Throughout my life, I have heard the age-old saying that “experience is the best teacher”. Through my coaching of leaders and my own life experience, though, I have come to believe that this popular adage is not true. So, for my work and in own my life, I have adapted it. I say that experience is the best teacher only if reflection sits alongside it.
Learning is not about doing; learning is about reflecting on doing. In order to develop and grow, people must learn to process their experience in ways that allow them to understand its significance and its lessons. Otherwise, experience is merely experience, not yet learning. Reflecting on experience—and not experience itself—is the best teacher.
Reflection is an important activity for everyone who would like to influence their world. In my ongoing efforts to uncover what makes leaders effective, I have seen again and again the critical role that reflection plays. People of influence, at all levels and in any type of group or organization, tend to be individuals who process and reprocess their experience and learning. They continuously revisit their life lessons, and use these lessons to teach and inspire others.
Whenever I speak about one of my favorite topics, “the myths and realities of leadership”, I touch upon the misconception that outstanding leaders have some sort of remarkable past, that they are somehow shaped by extraordinary life events.
Much of society clings to the myth that those who emerge as outstanding leaders in any field have some exceptional trial or experience, a crucible in their life journey that has somehow forged them, transformed them, and prepared them for an important leadership role. In truth, it is not so much that something in their past has transformed them; it is more that they have transformed themselves, by reflecting on their lives and their experience.
My study of leaders and my coaching experience have led me to believe that great leaders do not have extraordinary pasts. What they do have is an extraordinary ability to learn, and to use the lessons of their lives.
Not long ago, I searched for information about Norwegian billionaire Fred Olsen, the owner of Timex. He is also a successful watch designer, world-class sailor and oil industry pioneer. In a recent interview with Fortune, Olsen described some of the formative experiences of his younger years, and the knowledge he gleaned from them.
A great-grandson of the founder of a shipping empire, Olsen could have taken the path of the privileged. His father, Thomas, had attended Cambridge, and he went on to run the family business quite well, without ever having worked on a ship. Young Fred, on the other hand, decided to chart his own course and to learn his own way.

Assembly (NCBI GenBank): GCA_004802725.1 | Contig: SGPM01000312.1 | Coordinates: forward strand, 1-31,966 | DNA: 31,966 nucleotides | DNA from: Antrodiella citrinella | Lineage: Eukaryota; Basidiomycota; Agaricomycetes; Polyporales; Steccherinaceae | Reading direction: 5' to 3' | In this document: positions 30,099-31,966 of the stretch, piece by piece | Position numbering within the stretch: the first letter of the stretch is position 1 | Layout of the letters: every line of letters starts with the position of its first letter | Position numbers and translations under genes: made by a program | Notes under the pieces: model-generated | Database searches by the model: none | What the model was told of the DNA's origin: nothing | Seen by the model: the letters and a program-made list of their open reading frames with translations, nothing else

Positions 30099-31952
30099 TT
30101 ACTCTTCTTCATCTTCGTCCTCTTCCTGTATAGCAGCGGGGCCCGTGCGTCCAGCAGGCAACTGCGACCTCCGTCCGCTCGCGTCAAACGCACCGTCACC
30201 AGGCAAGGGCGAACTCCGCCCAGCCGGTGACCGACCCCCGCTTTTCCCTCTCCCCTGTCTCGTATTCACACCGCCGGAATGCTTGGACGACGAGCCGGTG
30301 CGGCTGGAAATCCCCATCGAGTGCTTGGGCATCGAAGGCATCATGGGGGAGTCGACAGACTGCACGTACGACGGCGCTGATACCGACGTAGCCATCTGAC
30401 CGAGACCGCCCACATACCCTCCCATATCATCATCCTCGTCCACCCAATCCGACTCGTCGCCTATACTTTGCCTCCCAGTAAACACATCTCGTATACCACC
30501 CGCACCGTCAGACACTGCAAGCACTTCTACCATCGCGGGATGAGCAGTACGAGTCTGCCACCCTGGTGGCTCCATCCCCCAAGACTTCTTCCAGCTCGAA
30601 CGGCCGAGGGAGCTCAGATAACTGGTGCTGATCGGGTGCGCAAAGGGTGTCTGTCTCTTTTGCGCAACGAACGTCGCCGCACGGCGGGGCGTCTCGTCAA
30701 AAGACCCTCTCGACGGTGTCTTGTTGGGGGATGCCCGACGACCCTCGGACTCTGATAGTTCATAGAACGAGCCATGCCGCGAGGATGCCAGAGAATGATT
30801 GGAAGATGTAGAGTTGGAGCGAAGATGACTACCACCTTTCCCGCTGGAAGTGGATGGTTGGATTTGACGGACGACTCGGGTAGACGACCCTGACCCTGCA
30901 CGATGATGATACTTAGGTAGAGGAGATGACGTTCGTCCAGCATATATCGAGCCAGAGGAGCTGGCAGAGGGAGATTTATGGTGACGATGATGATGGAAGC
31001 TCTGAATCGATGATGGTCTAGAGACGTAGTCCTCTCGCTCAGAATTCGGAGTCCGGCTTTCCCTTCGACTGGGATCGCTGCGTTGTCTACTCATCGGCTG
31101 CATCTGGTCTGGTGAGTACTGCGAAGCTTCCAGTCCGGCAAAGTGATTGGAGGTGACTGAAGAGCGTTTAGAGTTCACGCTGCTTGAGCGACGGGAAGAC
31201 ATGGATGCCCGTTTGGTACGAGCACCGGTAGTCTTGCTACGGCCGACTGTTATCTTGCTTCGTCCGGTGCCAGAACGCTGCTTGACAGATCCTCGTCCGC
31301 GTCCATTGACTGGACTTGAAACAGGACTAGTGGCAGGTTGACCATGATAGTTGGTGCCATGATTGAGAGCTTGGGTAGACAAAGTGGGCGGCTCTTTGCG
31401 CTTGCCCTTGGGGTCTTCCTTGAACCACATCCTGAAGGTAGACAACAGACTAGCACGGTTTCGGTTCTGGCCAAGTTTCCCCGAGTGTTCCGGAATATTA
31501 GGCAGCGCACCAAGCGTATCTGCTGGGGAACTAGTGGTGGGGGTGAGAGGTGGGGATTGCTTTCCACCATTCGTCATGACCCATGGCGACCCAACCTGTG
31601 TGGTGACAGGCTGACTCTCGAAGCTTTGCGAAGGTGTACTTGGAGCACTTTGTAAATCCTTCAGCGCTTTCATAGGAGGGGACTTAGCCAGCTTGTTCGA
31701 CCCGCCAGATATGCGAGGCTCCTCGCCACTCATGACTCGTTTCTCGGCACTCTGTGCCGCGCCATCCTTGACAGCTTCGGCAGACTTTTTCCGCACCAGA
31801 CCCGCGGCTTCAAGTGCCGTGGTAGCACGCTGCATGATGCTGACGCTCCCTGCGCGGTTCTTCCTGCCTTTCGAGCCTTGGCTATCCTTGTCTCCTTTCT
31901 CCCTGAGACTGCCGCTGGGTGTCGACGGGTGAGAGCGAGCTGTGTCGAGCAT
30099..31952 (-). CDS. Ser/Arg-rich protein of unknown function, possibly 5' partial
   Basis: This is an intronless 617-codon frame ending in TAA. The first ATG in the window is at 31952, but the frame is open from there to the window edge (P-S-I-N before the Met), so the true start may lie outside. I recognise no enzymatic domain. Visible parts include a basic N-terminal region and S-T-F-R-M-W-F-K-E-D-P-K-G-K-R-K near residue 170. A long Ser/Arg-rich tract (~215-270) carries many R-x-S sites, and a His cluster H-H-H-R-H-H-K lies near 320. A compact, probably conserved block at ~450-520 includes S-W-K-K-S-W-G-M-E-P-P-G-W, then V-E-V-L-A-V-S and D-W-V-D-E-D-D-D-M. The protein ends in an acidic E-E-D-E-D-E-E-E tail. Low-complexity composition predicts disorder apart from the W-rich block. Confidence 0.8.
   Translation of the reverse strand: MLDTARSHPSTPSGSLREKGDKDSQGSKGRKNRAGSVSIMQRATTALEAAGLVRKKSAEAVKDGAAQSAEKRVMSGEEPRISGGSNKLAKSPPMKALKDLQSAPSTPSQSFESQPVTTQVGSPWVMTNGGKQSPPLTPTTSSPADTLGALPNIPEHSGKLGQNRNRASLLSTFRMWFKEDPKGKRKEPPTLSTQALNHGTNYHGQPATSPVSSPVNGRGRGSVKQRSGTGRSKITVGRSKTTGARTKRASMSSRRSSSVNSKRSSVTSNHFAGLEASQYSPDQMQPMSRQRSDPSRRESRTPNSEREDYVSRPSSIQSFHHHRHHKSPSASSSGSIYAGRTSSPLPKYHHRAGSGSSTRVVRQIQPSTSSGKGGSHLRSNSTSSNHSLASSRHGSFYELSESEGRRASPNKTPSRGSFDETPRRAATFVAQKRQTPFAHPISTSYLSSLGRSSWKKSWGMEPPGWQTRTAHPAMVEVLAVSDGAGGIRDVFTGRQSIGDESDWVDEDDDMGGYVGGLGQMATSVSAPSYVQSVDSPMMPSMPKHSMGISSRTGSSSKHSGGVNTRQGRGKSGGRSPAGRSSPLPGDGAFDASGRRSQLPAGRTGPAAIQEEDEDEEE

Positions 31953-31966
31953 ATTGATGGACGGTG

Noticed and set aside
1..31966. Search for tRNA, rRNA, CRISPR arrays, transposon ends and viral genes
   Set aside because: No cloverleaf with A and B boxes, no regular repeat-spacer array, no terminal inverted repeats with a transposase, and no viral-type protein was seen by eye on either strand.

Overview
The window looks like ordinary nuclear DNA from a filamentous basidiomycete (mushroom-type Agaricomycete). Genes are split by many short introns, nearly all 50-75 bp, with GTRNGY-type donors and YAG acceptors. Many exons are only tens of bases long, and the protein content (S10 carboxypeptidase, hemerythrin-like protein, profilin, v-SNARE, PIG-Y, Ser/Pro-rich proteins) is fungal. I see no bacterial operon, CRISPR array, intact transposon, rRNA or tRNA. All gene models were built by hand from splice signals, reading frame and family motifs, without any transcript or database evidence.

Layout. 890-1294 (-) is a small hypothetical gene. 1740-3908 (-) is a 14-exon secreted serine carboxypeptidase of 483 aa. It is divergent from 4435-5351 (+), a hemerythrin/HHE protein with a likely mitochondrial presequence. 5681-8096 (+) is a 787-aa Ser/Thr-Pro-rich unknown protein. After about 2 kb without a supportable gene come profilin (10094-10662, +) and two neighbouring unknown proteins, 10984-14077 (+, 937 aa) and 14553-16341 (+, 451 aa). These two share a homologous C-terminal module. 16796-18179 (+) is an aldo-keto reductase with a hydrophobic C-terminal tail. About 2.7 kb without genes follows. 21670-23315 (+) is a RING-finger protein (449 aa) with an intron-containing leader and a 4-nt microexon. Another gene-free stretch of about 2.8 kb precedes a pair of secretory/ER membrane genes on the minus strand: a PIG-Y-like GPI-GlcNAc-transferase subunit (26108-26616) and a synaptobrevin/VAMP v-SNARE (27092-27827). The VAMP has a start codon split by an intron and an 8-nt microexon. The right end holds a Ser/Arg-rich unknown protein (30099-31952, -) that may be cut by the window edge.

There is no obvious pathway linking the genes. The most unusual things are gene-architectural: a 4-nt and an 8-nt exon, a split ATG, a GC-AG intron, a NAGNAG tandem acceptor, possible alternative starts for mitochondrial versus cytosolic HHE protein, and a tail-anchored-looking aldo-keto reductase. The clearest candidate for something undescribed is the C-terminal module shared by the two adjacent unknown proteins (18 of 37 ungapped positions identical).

Rather than attend university, Olsen boarded the fruit ship Bruno in January 1949, a few days after his 20th birthday. For more than two years, he labored on the Bruno and other vessels, in lowly positions such as deck hand or “greaser”, a term used to describe the people who fix the engines that generate electricity.
During these years, Olsen learned about shipping cognac from Bordeaux to the Mediterranean, or sending bananas from the Canary Islands to Scandinavia. He came to understand the boats’ mechanical systems in great detail, observed how the various ships’ leaders managed their personnel, and learned how to organize all types of cargo. He would later comment: “It was better than an MBA, better than an engineering degree. No diploma could come close to that education.”
Of course, I have every reason to believe Olsen when he states that no amount of formal education could compare to the knowledge he acquired at sea. The more crucial point, however, is that the future magnate used the time well by reflecting on all he saw and then turning his experiences into meaningful and usable lessons that would serve him throughout his career.
What is remarkable in Olsen’s journey is not the experience of working on the ships. Every seaman who does a variety of menial jobs on seafaring vessels gains experience. However, most will not come away with the knowledge that Olsen was able to glean. His reflection was a necessary part of the equation, the part that allowed him to learn and use the important life lessons.
Image: Flickr-user Gary Bembridge